Farro can replace almost any grain (unless you eat gluten-free). It’s a great base for salads, grain bowls, or even stuffed peppers. Try our Farro and Grilled Chicken Salad, Smoked Turkey and Farro Salad, or our Cherry, Almond, and Farro Salad for easy make ahead lunches.
4. Veggie Burgers
Veggie burgers are a great way to add more plant-based meals to your week. “They are convenient, filling, and can be a good source of fiber and protein,” says Knott. Make your own on a weekend (try our lentil burger or zucchini chickpea burger) and freeze for easy lunches or grab a box from the freezer aisle. While frozen options are very convenient, “sodium can add up quickly,” notes Knott. A good rule of thumb is to aim for less than 400 mg of sodium per burger (see all our tips for buying the healthiest veggie burgers). Whether you’re making your own or using store-bought (no shame!), look for higher protein options, especially those that are made with beans, lentils, tofu or other soy products, to stay satisfied for hours.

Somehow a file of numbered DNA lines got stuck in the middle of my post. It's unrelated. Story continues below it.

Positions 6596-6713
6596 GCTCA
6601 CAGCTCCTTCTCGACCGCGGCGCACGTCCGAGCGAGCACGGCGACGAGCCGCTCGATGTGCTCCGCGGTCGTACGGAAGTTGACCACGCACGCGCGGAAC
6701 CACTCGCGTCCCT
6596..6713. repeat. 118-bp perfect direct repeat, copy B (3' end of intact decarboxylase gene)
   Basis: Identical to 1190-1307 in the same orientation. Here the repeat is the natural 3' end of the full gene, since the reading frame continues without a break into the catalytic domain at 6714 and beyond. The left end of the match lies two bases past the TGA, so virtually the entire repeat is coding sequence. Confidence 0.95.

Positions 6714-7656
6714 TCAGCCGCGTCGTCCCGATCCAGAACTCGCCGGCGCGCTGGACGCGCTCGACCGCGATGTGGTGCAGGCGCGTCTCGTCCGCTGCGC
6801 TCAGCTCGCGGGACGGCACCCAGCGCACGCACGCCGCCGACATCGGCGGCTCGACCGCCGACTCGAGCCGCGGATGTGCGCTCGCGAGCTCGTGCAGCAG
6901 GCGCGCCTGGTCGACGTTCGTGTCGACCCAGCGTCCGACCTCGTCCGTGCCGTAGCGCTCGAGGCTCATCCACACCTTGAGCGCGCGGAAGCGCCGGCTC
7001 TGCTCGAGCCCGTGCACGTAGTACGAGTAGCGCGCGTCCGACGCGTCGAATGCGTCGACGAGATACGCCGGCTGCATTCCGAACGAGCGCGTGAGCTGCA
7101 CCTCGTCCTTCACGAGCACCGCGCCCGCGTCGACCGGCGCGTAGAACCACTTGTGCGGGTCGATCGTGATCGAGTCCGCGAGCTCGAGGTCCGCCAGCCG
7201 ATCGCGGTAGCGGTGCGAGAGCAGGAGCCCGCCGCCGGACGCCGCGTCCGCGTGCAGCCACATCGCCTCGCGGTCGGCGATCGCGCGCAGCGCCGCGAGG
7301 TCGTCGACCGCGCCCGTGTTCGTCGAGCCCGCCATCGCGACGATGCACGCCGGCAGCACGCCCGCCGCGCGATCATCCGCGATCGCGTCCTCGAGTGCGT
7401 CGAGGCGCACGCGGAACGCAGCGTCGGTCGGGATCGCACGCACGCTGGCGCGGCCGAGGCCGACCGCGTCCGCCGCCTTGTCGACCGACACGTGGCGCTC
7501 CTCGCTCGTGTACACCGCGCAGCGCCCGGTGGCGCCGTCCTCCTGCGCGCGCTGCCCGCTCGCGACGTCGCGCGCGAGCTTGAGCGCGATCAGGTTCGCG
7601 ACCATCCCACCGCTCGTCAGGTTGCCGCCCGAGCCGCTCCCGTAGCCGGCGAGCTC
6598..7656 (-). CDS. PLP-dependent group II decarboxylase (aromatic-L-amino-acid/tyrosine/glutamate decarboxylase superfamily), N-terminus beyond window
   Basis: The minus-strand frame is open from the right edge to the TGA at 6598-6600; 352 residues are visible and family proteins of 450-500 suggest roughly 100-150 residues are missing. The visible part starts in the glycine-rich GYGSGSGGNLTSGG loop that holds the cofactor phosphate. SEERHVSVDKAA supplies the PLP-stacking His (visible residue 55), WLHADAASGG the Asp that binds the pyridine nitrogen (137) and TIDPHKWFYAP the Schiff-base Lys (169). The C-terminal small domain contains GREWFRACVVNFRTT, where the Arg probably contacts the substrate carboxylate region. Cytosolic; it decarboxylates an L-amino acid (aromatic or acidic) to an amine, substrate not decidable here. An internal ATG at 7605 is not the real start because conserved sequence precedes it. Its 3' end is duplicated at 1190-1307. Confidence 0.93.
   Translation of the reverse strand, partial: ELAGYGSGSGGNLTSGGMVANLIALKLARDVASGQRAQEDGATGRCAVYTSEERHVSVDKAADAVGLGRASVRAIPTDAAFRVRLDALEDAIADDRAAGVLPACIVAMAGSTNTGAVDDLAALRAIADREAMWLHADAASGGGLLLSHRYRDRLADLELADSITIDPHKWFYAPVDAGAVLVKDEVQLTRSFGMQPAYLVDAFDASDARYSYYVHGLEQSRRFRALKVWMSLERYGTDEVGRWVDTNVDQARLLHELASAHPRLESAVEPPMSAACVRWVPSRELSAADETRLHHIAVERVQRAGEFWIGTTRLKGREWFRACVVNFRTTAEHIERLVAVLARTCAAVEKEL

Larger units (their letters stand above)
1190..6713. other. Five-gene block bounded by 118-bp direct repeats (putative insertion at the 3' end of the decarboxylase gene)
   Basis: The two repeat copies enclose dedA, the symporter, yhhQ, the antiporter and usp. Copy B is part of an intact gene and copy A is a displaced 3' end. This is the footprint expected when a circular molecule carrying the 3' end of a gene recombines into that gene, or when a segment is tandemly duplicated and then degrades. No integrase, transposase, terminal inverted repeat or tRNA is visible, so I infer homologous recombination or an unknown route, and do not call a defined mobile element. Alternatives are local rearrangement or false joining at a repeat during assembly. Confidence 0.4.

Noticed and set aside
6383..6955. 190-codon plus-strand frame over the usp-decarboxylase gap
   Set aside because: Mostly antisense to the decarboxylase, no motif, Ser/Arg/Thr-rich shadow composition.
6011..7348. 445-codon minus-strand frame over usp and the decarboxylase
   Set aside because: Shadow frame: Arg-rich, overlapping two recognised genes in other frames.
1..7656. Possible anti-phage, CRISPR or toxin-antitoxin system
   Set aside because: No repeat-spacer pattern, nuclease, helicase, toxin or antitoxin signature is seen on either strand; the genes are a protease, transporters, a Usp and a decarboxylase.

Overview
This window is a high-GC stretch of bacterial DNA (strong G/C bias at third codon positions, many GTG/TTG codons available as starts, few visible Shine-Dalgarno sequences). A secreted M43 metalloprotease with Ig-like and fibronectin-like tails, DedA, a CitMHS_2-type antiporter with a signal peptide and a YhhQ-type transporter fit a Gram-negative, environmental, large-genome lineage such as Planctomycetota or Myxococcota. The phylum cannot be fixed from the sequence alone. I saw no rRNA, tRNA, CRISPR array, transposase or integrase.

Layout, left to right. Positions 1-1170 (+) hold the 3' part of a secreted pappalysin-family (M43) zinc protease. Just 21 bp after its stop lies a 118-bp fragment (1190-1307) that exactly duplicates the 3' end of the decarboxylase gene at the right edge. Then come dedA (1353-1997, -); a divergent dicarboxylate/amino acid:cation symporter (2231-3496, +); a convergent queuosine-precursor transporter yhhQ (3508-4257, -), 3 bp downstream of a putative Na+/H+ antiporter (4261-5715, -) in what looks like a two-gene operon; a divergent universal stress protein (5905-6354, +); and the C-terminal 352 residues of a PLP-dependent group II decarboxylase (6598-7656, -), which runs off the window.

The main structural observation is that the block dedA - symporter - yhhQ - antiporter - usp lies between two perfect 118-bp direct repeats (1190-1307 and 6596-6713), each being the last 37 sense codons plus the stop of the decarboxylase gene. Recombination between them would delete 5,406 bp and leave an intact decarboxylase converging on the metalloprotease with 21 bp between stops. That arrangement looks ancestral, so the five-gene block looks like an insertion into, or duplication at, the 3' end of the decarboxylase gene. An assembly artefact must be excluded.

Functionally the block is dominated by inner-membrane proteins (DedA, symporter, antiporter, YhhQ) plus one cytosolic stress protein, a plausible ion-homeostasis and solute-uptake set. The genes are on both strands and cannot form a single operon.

Beyond the traditional bun with your favorite toppings, you can add veggie burgers to grain bowls, salads, or wrap them in butter leaf lettuce. Get creative with your toppings, too! Try pesto or guacamole for healthy fats that add a ton of flavor.
5. Ricotta Cheese
Think this ultra creamy cheese is just for lasagna? Think again. “It’s a versatile dairy product can add flavor and texture to a sweet or savory lunch. Plus, it has both protein and fat to help you feel full longer,” says Carroll. As with any dairy products, much of the fat is saturated fat, so you’ll want to consider your whole diet and how it fits in. If you eat other full-fat dairy and red meat, you may want to choose part-skim ricotta.